Album Review: Darlingside – Fish Pond Fish

Darlingside’s new album arrives at the perfect time.  As society begins to have hope for a return to normalcy, emerging from our imposed isolation to tentatively socialize and meet others, Fish Pond Fish encourages the listener to perhaps make a first stop in the natural world of blossoming flowers, flowing breezes, deep cold oceans, and dark old wood forests.  Within each track is a scene formed through their delicate instrumental arrangements and trademarked harmonies.

If you’ve seen them live, as I have, you can feel the perfection of their harmonies as they might sound surrounding a single mic on stage.  You can also understand why, just as they were finishing their album, they were pushed into a very foreign space of producing this album while self-quarantining.  The majority of the album they created in a residential studio with Grammy-winning producer Peter Katis (Interpol, The National), but then the pandemic hit and they had to resort to virtual production sending self-produced pieces to one another.  They had to rely on their own talents but were supported by the years of close collaboration.  On the album, you can’t tell which parts were which.  This band’s sound is seamless and has been since 2015s Birds Say.

Lyrically, the band explores various facets of nature and like light shining off of a turning diamond these images are often brilliant and stark.  But within that brilliance, I struggled to find a coherence like I felt in the story themed songs of Birds Say or ruminations on the future on Extralife.  Here, the band seeks to explore the moment and the confusion of trying to express yourself in the moment, through natural imagery makes the lyrics take on a far more symbolic feel and blend in with the music shirking the need for a coherent narrative.  It doesn’t mean the lyrics are less profound; it might just mean I need to sit with them a while longer to find out how they speak to me.  An example might be in my attempted parse of the “A Light in the Dark”: It acknowledges the struggle of finding our truth and ourselves.  What do we do with ourselves when nature is so concrete? We see images, we feel a breeze or a warm sun, but within us exists the higher-level questions of love, truth, and honesty.  How do we reconcile the mystery of ourselves against the firm existence of nature?… See what I mean?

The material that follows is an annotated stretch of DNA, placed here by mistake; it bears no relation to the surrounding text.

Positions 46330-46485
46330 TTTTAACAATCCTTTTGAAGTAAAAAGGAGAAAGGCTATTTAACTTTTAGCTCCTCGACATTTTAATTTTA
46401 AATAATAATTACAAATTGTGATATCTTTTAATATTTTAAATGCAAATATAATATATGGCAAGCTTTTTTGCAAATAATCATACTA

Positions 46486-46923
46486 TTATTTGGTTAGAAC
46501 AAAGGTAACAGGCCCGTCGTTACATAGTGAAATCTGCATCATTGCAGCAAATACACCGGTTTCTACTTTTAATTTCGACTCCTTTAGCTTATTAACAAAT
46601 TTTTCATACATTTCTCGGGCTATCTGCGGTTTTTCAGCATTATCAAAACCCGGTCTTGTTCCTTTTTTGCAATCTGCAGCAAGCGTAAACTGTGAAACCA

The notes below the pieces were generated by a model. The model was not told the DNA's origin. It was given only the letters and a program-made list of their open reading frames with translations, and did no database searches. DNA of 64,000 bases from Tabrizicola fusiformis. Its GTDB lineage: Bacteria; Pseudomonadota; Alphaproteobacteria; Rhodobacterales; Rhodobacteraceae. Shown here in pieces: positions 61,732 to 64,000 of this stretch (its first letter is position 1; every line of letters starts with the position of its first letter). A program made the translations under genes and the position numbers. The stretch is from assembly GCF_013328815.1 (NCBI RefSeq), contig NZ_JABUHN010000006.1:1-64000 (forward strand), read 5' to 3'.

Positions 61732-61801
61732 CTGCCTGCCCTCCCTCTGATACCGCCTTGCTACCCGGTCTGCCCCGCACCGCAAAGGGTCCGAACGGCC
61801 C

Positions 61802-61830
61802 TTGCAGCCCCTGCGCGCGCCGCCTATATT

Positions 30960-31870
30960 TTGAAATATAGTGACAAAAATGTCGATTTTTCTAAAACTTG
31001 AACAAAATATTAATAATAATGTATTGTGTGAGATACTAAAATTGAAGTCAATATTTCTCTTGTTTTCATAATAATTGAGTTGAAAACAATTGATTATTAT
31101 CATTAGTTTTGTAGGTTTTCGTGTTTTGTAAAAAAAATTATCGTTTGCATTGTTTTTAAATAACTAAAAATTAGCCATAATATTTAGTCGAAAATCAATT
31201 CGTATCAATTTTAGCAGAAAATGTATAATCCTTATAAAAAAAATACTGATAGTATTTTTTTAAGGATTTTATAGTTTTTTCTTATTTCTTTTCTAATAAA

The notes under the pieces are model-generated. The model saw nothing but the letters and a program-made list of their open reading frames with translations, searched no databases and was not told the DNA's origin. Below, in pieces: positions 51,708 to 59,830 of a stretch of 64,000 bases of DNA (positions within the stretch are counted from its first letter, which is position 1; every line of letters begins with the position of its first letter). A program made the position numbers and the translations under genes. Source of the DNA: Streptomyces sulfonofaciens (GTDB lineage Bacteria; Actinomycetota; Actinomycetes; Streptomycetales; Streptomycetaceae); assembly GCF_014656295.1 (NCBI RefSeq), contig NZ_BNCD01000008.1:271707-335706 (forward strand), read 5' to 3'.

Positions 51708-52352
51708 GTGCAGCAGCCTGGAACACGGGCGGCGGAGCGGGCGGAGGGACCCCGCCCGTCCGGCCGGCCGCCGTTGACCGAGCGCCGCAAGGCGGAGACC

Musically, they are spot on.  They weave back and forth from more radio friendly songs to baroque folk rock.  Newbies to the band will enjoy the more pop melodies of “Crystal Caving,” “Ocean Bed,” “Green + Evergreen.”  “Green + Evergreen” is especially strong containing this power that causes goose bumps through its clever melody of violin, banjo, piano, quiet slow downs and swelling speed ups. “Keep Coming Home,” “Time Will Be,” and “A Light in the Dark” demonstrate the family that is Darlingside.  These songs belie the quiet empathetic heart of each band member and how their compositions meld each into a singular force. 

Within a world where we all know what quarantine can mean to the head and the heart, listening to a band that comes together as one in their music and harmonies can bring us back to the quotidian of being with friends and sharing a laugh or a song. 

Darlingside is criminally underrated.  This, their third full length, is a worthy addition to their canon and keeps the familiar while seeing them explore where their songwriting might take them.

The album comes out on October 9th. Listen to the prereleases tracks here:

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